Family: – Polygonaceae
Synonym: – Rumex hamatus, Rumex ramulosus, Rumex tuberosus, Rumex esquirolii.
Common name: Nepal Dock.
Local Name: Jalbhangru (जलभांगरु), Malora, Ubad Palak, Gandaora
Jalbhangru is a herbaceous, perennial plant. It produces erect, branched stems from a large rootstock. Plant is harvested from the wild for local use as a food and medicine. Jalbhangru commonly occur in grassland, bushland, rain-forest, forest edges, riverside grassland, nallahs, water sources,damp places and swamps up to an altitude of 1000 – 3500 m. in Western Himalayas.
Plant leaves are frequently employed to get relief from irritation caused by Koogas (Urtica dioca, Urtica purviflora and Gerardina diversifolia) leaf.
The leaves of Jalbhangru are edible and a rich source of natural antioxidants due to presence of oxalic acid. These are cooked to prepare leafy vegetable saag It is said that Jalbhangru saag should not be eaten in large amounts since the oxalic acid present in it can lock-up other nutrients in the food, especially calcium, thus causing mineral deficiencies. However, it is perfect in smaller quantities. Local people usually harvest its leaves at time of food scarcity, but it can be possible good food supplement.
Plant is stout, erect, rhizomatous, branched perennial herb up to 1.2 m tall, with green or pale brown stem.
Leaves alternate, simple; ocrea tubular; lower radicle leaves long-petiolate, upper leaves shortly petiolate; blade of lower leaves oblong-ovate, 20–33 cm × 12–20 cm, base cordate, margins undulate-denticulate, crispy or flat, puberulous beneath, blade of cauline and upper leaves nearly sessile broadly ovate-lanceolate, base cordate to rounded or subtruncate, uppermost sessile lanceolate.
Inflorescence a panicle with spreading branches, almost leafless, with somewhat remote whorls of flowers.
Flowers unisexual, usually pendulous; tepals 6, reticulately veined; inner 3 oblong-ovate, 3–5 mm long in fruit, each margin with 5–6 hooked teeth, apex circinately incurled, at least 1 segment with pronounced fusiform tubercle (swollen midvein).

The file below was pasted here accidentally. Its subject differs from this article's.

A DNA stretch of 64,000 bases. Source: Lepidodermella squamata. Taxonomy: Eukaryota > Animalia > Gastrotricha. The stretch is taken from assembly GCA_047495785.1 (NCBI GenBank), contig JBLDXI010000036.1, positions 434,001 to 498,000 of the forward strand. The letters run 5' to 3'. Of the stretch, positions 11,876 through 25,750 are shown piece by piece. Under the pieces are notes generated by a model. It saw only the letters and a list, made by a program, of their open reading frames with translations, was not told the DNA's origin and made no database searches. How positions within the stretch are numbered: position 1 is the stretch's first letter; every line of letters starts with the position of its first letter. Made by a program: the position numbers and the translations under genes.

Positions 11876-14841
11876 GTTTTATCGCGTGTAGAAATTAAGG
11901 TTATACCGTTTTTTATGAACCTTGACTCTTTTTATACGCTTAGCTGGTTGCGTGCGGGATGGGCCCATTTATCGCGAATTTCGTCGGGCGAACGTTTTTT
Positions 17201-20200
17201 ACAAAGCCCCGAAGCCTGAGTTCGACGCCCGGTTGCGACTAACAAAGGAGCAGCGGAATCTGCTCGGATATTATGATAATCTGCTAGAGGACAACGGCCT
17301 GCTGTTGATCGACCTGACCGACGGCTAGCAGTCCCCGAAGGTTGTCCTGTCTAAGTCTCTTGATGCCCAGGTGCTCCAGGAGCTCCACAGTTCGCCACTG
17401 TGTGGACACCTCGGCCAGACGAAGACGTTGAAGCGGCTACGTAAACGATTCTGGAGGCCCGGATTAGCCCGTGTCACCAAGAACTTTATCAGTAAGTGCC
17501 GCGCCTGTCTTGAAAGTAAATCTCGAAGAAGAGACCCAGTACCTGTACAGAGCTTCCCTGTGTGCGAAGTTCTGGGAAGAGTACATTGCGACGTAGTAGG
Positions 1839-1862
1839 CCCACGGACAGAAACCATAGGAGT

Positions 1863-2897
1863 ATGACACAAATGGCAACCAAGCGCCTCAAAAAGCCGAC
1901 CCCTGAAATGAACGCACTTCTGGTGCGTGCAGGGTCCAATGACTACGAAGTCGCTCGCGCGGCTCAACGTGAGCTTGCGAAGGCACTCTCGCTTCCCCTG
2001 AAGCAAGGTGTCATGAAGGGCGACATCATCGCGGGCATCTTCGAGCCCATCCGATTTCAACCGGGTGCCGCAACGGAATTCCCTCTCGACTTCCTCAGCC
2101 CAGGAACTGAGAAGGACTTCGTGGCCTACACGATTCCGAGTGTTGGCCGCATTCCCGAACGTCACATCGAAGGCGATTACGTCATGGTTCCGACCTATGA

Fruit a sharply trigonous, ovoid nut 3–5 mm × 2–2.5 mm, glossy dark brown enclosed in the hooked fruiting tepal.
Jalbhangru can provide edible leaves throughout the year.
Young leaves and tender shoot of Jalbhangru are used as a pot herb and cooked like spinach. Leaves are also used to prepare chutney.
Leafy Vegetable (Saag):
Chopped young leaves and tender shoot tips of Jalbhangru and other wild herbs1 kg; mustard oil, 2 table spoons; coriander powder 1 table spoon; fenugreek powder, ½ table spoon; cumin seed ¼ table spoon; turmeric powder, 1/4 table spoon; red chillies, 2-3; chopped onions 2-4; garlic, 4-5 cloves; ginger paste ½ table spoon and salt according to taste.
Boil chopped leaves till they become soft. Then mesh manually or in a mixer. Then sauté with hot mustard oil and the spices listed before in sequence. This sauted sag is then ready and can be served as such or can be mixed with 2 or 3 chopped onion or boiled potato and cooked for another 5 to 10 minutes before serving.
For preparing chutney grind Jalbhangru leaves and tender tips, 200 g; mint leaves, 200g; medium sized onion, 2; green chilies, 6-8 in a mixer grinder and add to this salt according to taste. Now chutney is ready to serve/
Seek advice from a professional before using this plant medicinally.
Inhabitants use boiled thrashed roots and mustered oil together for relieving rheumatic pain. Extracts and metabolites from this plant exhibits pharmacological activities including anti-inflammatory, antioxidant, antibacterial, antifungal, antiviral, insecticidal, purgative, analgesic, antipyretic, anti-algal, central nervous system depressant, genotoxic, wound healing and skeletal muscle relaxant activity. A strong decoction of the root is applied to dislocated bones. The juice of the leaves is applied externally to relieve headaches. A decoction of the plant is used to wash the body in order to alleviate body pain A paste of the root is applied to swollen gums1. Due to its remarkable biological activities, it has the potential to act as a rich source of drug against life threatening diseases.
The root contains 5 – 13% tannin1
1. Chopra. R. N., Nayar. S. L. and Chopra. I. C (1982): Glossary of Indian Medicinal Plants. Council of Scientific and Industrial Research, New Delhi.